There’s nothing more frustrating than looking at an image you took in Photoshop that looks amazing, only to upload it to your website and see completely strange color changes appear. You think to yourself, “It didn’t look like that when I was editing it in Photoshop; why are the colors so wonky now that I’ve uploaded it to the Web?” 

Your website is priority one, two, and three when you’re a photographer. It’s your trademark and brand to anyone looking to hire you, and it’s essential that the images that represent your business on your website look perfect. Here are my top three tips to make your images appear in a league of their own once they’re uploaded to your website. 

1. Sharpening 

It’s quite a wild time in the world of computer screen resolution. Since the debut of the Apple Retina Display and the more recent 4K monitors and the adoption of UHD (ultra-high definition), the race to more pixels is well under way. That’s why it’s important for you as a photographer to be well-educated on your website provider’s default image settings. This information is hugely important when uploading your images to your website. You’ll want to make sure that you’re manually sizing and cropping your images to your website’s specifications and not checking the box, which resizes your images automatically upon upload. 

After sizing your images in Adobe Photoshop or Lightroom to the correct dimensions and dpi (dots per inch), it’s time to sharpen. Here’s your dinner-party factoid: The Unsharp Mask tool in Photoshop hasn’t been updated since Photoshop version 1! Needless to say, while I do use Photoshop to selectively sharpen certain areas of my images, for your overall Web image sharpening, I’d rely on the much newer algorithm behind Adobe Camera Raw’s (ACR) or Lightroom’s Sharpening sliders in the Detail panel.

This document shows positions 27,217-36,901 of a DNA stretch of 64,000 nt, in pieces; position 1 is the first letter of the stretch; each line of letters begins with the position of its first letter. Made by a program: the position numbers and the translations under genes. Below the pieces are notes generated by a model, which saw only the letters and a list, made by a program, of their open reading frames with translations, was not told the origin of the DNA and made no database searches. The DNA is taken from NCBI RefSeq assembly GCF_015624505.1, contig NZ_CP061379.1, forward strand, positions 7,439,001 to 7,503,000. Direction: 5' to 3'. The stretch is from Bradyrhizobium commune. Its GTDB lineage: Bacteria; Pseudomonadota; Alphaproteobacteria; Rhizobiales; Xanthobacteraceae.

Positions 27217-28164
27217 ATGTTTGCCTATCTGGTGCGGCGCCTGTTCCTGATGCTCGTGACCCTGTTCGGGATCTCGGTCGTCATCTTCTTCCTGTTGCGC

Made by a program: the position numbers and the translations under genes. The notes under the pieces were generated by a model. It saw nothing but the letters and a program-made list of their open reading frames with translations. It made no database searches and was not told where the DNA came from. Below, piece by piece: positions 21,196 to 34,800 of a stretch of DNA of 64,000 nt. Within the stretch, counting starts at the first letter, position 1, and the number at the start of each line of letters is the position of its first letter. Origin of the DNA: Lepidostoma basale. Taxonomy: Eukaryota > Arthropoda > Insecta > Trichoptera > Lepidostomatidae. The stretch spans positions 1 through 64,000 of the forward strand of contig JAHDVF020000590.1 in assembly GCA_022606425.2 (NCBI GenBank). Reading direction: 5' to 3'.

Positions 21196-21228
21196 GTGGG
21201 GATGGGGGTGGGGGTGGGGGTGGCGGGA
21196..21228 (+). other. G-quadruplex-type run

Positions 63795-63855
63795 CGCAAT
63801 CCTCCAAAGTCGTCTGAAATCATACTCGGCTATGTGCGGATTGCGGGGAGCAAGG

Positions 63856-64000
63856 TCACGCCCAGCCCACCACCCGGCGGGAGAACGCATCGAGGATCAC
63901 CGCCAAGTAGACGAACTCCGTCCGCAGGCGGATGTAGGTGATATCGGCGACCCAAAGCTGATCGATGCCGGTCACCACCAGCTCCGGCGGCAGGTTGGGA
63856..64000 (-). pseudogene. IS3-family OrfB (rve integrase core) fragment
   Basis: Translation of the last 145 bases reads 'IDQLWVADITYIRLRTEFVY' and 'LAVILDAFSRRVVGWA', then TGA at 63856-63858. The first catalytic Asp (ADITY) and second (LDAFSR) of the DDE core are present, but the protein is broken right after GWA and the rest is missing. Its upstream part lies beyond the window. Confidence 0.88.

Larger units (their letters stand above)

Since your images have already been resized to Web dimensions, in Lightroom tap your Z key to zoom your entire image to 100%, rather than using your detail preview box located in the Detail side panel. Make sure your zoom setting is set to 1:1 to ensure that you’re looking at a true 100% zoom. In ACR, press Option-Command-0 (PC: Alt-Ctrl-0) to zoom in to 100%. 

The first slider in the Detail panel is the Amount slider, which is responsible for overall sharpening. Use this to find a point of sharpening that looks best for your image. The Radius slider determines how far away Lightroom or ACR should look for a contrasting pixel to decide whether or not to add more sharpening to that area. My suggestion would be to leave the slider at 1.0 for the majority of your images. 

Think of the Detail slider as the protection slider, protecting you from over-sharpening. As you increase the Amount slider, you should also increase the Detail slider to protect your image against sharpening artifacts and the dreaded halo effect. 

Here are two images side by side. Image A is unsharpened, and image B is sharpened. These images definitely show you how sharpening, when done right, can really make your image look crisper than it originally was! 

2. Selective Toning